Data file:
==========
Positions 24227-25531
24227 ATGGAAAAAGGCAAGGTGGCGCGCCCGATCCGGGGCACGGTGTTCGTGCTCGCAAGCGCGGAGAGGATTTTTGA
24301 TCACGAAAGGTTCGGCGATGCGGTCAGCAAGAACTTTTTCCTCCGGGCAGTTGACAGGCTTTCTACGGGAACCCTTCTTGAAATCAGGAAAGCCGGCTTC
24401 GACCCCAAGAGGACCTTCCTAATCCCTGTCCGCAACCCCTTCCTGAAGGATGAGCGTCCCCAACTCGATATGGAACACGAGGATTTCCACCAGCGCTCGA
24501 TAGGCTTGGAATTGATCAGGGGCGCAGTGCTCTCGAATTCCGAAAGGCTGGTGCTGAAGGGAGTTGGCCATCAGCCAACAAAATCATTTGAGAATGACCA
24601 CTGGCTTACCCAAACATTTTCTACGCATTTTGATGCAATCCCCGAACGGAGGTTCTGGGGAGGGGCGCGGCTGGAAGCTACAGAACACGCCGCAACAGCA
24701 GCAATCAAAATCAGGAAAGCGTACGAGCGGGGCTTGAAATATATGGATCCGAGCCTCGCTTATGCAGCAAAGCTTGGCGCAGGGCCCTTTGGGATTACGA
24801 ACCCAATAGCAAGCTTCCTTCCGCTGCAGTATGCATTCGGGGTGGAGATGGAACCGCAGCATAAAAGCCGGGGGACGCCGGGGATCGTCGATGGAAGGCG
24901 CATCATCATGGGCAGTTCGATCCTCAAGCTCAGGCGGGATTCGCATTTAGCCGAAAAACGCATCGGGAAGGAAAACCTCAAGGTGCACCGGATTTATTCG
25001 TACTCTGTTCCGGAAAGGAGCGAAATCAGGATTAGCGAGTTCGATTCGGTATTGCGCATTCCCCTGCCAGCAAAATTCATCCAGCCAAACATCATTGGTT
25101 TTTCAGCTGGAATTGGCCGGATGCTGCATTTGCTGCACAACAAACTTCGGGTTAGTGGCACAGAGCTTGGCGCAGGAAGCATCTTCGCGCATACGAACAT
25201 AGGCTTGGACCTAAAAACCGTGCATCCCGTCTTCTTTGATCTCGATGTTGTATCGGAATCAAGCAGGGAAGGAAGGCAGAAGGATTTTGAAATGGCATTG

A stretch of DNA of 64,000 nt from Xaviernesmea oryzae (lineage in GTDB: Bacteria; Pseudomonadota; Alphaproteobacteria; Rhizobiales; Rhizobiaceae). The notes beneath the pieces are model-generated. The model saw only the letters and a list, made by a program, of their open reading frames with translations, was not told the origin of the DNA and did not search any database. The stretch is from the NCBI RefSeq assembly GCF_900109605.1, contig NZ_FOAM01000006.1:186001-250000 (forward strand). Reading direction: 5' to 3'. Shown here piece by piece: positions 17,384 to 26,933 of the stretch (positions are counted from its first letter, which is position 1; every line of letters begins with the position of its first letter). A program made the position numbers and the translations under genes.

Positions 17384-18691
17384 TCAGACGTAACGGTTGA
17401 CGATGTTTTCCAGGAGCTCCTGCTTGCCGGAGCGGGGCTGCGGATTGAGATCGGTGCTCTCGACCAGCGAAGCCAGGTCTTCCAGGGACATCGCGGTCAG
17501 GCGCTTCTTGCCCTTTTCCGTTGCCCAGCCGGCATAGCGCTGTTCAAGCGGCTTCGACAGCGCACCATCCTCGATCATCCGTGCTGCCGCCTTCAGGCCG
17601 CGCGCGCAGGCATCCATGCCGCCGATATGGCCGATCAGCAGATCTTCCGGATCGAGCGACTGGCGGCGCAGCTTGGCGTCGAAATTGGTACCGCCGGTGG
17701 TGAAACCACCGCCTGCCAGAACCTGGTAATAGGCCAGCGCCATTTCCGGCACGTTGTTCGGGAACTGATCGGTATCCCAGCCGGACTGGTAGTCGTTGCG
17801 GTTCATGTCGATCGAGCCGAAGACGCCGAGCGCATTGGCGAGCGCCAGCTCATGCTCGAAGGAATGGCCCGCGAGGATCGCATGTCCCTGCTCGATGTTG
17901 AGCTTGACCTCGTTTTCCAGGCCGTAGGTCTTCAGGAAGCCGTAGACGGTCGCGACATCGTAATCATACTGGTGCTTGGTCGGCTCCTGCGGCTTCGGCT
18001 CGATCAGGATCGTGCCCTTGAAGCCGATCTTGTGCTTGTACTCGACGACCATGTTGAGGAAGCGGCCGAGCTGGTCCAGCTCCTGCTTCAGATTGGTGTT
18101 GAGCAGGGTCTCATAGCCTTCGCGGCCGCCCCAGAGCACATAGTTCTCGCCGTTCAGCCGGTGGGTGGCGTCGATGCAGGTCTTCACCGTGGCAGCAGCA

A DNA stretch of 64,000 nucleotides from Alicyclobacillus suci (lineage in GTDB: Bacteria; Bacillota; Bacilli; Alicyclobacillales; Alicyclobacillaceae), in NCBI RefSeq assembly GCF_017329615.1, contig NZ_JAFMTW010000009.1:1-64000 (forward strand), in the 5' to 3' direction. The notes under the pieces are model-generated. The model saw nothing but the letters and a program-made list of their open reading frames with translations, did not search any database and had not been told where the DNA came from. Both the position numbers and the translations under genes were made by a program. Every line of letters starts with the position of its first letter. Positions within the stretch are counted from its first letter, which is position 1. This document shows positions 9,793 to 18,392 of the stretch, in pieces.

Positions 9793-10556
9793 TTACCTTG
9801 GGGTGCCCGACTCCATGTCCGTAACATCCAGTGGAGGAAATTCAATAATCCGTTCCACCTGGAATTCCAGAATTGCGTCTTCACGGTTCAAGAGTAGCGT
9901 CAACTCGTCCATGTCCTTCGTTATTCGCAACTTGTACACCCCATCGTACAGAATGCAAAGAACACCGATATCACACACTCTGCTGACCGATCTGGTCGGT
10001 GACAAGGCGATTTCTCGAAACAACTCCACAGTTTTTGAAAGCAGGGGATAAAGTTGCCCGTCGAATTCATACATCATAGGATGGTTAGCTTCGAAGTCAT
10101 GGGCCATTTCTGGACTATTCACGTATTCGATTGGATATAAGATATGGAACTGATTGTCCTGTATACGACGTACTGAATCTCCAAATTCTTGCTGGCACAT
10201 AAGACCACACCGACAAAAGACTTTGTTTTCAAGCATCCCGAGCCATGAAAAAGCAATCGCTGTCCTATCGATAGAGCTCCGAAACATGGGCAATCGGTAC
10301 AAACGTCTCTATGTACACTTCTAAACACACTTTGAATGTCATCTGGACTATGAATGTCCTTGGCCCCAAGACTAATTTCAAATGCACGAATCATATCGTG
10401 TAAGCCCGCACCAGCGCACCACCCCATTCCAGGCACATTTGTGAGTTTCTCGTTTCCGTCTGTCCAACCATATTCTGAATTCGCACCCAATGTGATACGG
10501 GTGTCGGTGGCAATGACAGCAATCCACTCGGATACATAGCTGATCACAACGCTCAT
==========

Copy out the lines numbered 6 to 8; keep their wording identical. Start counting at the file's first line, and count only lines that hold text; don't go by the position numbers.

24601 CTGGCTTACCCAAACATTTTCTACGCATTTTGATGCAATCCCCGAACGGAGGTTCTGGGGAGGGGCGCGGCTGGAAGCTACAGAACACGCCGCAACAGCA
24701 GCAATCAAAATCAGGAAAGCGTACGAGCGGGGCTTGAAATATATGGATCCGAGCCTCGCTTATGCAGCAAAGCTTGGCGCAGGGCCCTTTGGGATTACGA
24801 ACCCAATAGCAAGCTTCCTTCCGCTGCAGTATGCATTCGGGGTGGAGATGGAACCGCAGCATAAAAGCCGGGGGACGCCGGGGATCGTCGATGGAAGGCG